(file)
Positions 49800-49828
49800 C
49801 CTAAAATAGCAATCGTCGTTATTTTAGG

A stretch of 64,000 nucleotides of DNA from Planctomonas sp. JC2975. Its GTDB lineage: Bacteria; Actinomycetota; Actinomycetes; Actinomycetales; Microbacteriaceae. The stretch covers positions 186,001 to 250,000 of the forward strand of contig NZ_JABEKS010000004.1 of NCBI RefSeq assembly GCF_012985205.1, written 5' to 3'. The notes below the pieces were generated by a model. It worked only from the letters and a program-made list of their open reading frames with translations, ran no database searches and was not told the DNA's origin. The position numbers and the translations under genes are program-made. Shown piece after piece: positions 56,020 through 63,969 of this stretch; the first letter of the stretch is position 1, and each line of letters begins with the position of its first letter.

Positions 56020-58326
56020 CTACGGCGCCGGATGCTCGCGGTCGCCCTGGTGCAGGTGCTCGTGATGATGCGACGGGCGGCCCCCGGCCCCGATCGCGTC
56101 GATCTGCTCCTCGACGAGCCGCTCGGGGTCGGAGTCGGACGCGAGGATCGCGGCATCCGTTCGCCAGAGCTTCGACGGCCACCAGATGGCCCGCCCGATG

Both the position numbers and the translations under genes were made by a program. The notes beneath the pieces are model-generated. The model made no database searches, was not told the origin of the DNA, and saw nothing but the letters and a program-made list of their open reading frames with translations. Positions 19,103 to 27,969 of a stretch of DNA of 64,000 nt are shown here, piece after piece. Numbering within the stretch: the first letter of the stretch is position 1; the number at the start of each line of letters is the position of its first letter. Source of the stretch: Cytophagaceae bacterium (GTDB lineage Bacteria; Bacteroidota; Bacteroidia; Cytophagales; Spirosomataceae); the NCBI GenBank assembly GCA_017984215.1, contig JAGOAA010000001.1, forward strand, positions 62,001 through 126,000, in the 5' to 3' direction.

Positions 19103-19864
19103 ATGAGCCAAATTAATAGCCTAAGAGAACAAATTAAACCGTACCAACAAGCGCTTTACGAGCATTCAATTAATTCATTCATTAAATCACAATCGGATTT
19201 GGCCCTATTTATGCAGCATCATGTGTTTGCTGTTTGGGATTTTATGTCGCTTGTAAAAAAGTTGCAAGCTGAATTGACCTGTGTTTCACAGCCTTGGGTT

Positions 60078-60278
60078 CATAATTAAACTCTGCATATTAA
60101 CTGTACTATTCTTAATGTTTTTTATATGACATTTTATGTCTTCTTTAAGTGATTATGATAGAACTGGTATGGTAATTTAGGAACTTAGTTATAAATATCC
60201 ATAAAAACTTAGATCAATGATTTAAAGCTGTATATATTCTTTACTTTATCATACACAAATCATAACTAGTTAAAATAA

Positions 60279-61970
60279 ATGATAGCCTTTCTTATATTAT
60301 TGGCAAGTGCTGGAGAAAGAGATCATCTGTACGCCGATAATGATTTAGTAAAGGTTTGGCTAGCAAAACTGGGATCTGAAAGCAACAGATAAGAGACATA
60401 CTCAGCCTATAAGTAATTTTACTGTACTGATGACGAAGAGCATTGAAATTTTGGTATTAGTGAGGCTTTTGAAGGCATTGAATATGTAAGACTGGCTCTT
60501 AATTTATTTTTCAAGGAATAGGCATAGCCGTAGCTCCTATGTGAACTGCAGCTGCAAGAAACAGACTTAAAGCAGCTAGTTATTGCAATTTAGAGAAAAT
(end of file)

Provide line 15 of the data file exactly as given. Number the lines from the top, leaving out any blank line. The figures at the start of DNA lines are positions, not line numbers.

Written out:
60201 ATAAAAACTTAGATCAATGATTTAAAGCTGTATATATTCTTTACTTTATCATACACAAATCATAACTAGTTAAAATAA